My beloved grandfather would work twice as hard as he did during other months. He used to cycle from their place to Klang city (about 15km away) to sell pineapples, to and fro, everyday, and on many days my father would follow to help out (he was 8). In Ramadhan he’d cycle there twice.
He’s the imam of the small mosque near our house. His tarawih was fast, and the mosque would be full with people. He knew people have to go to work early the next day, at the same time they would want to fill their ramadhan with proposed activities.
In Ramadhan I’d sometimes ride with him to the mosque at night. Just me and my grandparents. I could still remember the nice smell of their car, of my grandmother’s telekung… I didn’t know until I was quite grown up, that he couldn’t see much at night, so he’d calculate the speed and the distance, and would time his drive so that he’d turn into the junction at the right place!! My grandpa is well known for his mathematical skills. He was able to calculate off his mind, the price of chicken which is weighed in pounds! He’s the man to go to when one needs to divide a property based on syariah law. No wonder his children are mostly doing math-based jobs – engineering (1), auditing (3), a great add maths teacher (1).
Someone asked me before, “What’s your grandfather’s secret? He has 10 children and all of them comes back under one roof, happy and united.” Umm…well….I don’t know. He wasn’t happy. “Surely he must have some kind of ilmu to be able to do that. He may have passed it to his sons, and sons to grandsons. Hey, ask your brother! He must know!” Ummm…no, I don’t think so. My grandpa don’t believe in such things. This person wasn’t happy still. He didn’t believe me. Well…
I told my aunties and uncles about it, and the first thing they said was, “Ilmu hisab lah! (Maths – the skills of counting -, of course!)” And one of them elaborated, “Of course. With 10 children you need to be fair. If one gets blue baju raya, the others must get the same blue baju raya. If one couldn’t get something, the others won’t too. So nobody would be jealous or unhappy.” Wow…I learnt through experience that it’s true!
Back to my topic…
Towards the end of Ramadhan my granpa would lovingly by cartons of carbonated drinks for us, grandchildren, to enjoy during Hari Raya. There’d be root beer (my favourite!), F&N orange, sarsi, and 7Up. They come in cartons of 20 glass bottles.We won’t be able to finish a bottle on our own, but sometimes we’d open them without thinking of sharing. But they’re all finished, anyway. Maybe the adults did it for us. 🙂 My grandmother didn’t like it at all. She’s so not a big fan of unhealthy, artificial food and beverages. But she didn’t say much.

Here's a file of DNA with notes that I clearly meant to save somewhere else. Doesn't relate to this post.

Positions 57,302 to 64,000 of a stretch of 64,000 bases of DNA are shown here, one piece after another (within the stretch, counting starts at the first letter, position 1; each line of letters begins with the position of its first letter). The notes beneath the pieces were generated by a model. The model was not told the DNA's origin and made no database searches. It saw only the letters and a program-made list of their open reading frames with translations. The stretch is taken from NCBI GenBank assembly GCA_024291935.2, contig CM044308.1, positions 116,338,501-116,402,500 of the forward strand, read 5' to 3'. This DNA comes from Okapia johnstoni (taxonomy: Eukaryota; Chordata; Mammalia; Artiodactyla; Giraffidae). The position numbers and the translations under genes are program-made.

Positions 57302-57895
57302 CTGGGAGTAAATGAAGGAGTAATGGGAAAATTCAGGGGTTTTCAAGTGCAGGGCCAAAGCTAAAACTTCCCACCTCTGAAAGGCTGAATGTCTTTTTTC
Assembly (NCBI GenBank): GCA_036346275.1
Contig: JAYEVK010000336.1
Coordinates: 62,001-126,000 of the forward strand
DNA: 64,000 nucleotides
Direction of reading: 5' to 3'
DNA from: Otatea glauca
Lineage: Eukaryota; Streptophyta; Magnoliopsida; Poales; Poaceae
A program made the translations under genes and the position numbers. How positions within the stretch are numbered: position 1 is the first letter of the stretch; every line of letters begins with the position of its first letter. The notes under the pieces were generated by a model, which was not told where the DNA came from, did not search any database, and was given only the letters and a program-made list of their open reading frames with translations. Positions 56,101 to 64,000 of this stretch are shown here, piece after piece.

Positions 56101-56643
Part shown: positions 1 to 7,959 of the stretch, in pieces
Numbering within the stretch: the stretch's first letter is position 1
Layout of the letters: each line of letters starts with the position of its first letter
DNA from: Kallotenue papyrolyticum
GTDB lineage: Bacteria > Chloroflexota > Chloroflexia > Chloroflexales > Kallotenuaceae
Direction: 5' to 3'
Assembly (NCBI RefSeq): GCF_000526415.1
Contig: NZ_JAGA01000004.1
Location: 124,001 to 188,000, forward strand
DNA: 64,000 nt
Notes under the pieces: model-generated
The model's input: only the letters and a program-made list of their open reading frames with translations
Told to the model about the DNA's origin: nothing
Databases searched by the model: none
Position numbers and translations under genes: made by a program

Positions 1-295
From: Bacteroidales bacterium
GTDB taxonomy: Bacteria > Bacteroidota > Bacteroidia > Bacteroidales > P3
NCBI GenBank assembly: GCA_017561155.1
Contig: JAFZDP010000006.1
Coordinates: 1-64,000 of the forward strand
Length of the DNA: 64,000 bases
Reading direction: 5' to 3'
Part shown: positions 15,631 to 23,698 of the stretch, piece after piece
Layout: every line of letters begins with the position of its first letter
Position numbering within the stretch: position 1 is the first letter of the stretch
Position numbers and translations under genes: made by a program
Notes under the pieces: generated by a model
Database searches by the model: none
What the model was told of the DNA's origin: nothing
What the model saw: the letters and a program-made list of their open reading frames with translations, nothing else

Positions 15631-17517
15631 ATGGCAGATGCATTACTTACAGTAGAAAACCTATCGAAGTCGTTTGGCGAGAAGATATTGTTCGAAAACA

He’d ‘make’ one raya biscuit. Well, made money to buy them, actually. You know the biscuits with sugar on top, each with different bright colours – blue, pink, green and white. Kids loooove them! I remember my (very) little sister would share with another cousin, Hanif. My sister would bite off the biscuit base (she doesn’t like sweet things), and Hanif would take the sugar topping. They were so cute!
One day he bought some kacang hijau (green peas) for my grandmother to cook – he wanted to eat some bubur kacang. Thing was, he bought the whole ONE KG of the green peas, and there’s just the two of them at home! She wondered and wondered whether he wanted her to cook the whole thing or what…
My grandpa loves his sweet drinks. My grandma would make air gula (thick sugary water) so that he could add into his drinks, and she’d put them in 1.5L mineral water bottles, in the same row as the cold plain water in the fridge. One day (finally) my grandpa thinks that his milo was too sweet. So he reached into the fridge and pour some, emm, water, into his milo. And when he sipped it….LEGGHIIII!!!!!! (Javanese for “so SWEEEEEET!!!”). My dad and grandma went into stitches!! She made him a new cup then.
My brother told me this. In addition to sweet drinks, he loooooves his icy cold drinks. What he’d do is put small bottles of water in the freezer compartment. Before maghrib he’d take them out, then when he goes to the mosque during isya’ he’d take them in an ice box. By the time tarawih is over, before starting tadarus, some of the ice would have melted. So he’d pour those out into a glass and drink it. Wooooow……I’m sure it must’ve felt like heaven for him…..
The rest of the ice would melt along the way throughout his tadarus.
Oh, and his diabetes. Haha. He’d still drink all those sweet beverages, and compliant to his meds too! He’d say, “It’s ok if my sugar is high. I have my medications at bay!” It’s not fair to control it too strictly anyway – when he was young he didn’t have the chance to enjoy all these small luxuries that we all take for granted.
My grandpa is a lovely man, very gentle and polite. He’s so soft spoken and never speaks ill about others. The above are just some small things that he did. There’s just so much more to talk about, but I need to stop here.
I know he’s gone a long time ago, but in my heart he’s always alive and well.